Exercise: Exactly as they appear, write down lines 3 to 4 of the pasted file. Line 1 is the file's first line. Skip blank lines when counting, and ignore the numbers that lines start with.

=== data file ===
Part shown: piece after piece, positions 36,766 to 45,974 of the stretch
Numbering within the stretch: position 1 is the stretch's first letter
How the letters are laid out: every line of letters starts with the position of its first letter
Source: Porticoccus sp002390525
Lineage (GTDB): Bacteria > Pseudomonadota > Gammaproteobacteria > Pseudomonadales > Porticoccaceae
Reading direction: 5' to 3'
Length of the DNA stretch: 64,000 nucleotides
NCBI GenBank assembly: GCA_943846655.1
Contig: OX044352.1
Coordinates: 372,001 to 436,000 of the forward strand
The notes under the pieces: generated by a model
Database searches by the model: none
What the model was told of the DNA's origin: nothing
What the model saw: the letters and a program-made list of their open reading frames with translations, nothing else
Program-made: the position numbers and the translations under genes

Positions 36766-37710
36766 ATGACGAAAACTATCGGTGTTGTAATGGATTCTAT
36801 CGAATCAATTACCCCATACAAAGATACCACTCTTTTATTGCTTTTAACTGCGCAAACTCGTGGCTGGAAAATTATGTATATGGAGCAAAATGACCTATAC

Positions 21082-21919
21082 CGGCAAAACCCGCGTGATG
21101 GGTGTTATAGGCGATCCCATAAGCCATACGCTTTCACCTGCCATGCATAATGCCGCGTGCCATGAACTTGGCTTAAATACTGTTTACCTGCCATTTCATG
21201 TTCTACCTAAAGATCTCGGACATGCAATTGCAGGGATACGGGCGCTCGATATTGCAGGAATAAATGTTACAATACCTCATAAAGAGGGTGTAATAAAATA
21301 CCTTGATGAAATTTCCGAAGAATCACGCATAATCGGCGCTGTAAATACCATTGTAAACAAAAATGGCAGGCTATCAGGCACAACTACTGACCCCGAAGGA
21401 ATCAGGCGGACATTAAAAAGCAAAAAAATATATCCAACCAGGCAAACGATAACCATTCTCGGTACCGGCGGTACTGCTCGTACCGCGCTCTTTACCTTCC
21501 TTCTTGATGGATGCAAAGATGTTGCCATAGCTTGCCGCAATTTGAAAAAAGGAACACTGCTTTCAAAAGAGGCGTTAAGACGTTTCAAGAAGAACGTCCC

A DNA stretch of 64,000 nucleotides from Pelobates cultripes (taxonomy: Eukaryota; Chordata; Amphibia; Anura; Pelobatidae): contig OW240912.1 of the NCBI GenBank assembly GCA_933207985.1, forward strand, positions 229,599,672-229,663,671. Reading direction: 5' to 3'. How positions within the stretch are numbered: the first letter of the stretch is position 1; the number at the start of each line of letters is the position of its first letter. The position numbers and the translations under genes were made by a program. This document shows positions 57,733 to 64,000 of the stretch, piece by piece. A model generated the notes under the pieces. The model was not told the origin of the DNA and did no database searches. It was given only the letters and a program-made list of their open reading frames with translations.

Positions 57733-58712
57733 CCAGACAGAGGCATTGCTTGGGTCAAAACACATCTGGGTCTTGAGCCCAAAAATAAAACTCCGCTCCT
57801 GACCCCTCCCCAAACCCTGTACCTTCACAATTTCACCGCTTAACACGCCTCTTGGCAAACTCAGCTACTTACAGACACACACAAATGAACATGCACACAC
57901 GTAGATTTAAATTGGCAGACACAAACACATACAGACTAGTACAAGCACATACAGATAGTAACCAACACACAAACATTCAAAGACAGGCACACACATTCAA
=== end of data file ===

How the letters are laid out: every line of letters starts with the position of its first letter
Source: Porticoccus sp002390525